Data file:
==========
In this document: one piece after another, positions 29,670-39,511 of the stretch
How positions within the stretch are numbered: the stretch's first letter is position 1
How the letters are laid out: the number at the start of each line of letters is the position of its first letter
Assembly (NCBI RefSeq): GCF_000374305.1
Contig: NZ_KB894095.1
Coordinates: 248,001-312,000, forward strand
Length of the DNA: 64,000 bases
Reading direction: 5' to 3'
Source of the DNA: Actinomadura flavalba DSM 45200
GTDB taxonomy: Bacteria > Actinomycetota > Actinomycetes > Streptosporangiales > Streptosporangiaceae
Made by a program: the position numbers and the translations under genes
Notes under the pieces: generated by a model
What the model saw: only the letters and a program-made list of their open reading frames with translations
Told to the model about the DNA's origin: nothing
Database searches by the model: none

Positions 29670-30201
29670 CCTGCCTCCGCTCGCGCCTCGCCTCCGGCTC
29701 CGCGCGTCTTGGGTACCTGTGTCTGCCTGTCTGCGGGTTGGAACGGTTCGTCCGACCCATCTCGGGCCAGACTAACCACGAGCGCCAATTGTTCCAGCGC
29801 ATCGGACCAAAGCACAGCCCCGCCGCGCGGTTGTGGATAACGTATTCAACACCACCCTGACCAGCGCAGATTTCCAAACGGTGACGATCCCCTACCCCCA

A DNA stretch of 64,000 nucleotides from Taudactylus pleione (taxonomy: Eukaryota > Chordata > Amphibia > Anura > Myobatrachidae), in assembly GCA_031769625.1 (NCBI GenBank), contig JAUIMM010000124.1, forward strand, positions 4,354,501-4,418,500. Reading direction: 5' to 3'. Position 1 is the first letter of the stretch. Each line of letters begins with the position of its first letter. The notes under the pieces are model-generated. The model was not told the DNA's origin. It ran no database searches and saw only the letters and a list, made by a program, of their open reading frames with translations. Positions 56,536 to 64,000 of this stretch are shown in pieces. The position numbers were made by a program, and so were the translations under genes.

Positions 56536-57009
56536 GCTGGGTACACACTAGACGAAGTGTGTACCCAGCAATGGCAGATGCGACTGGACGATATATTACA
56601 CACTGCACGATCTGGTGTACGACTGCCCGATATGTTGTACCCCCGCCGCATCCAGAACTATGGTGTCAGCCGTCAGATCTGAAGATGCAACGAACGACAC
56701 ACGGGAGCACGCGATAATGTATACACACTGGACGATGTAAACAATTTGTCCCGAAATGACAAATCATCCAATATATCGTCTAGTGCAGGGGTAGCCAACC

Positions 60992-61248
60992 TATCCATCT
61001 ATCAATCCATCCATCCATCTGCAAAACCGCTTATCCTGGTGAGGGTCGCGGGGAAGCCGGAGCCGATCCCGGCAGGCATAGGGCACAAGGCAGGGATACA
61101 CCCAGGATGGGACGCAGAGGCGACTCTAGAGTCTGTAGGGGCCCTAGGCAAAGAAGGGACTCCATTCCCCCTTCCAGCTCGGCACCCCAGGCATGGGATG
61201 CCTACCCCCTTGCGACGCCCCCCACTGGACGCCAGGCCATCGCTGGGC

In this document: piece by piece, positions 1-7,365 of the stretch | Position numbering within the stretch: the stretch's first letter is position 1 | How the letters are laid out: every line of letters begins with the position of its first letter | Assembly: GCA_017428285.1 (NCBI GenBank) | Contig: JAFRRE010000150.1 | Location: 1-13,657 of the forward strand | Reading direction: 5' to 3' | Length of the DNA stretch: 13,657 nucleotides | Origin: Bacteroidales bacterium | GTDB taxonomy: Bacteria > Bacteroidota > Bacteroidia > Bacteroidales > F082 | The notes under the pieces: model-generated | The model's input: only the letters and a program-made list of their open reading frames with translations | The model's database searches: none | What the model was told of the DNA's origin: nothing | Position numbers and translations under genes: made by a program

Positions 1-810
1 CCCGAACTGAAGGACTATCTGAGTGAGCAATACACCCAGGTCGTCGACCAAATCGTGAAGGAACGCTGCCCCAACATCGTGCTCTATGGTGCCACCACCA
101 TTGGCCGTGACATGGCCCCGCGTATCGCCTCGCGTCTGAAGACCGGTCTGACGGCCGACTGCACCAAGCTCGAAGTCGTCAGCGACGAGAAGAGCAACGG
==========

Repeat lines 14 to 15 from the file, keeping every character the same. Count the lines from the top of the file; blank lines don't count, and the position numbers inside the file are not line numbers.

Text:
Told to the model about the DNA's origin: nothing
Database searches by the model: none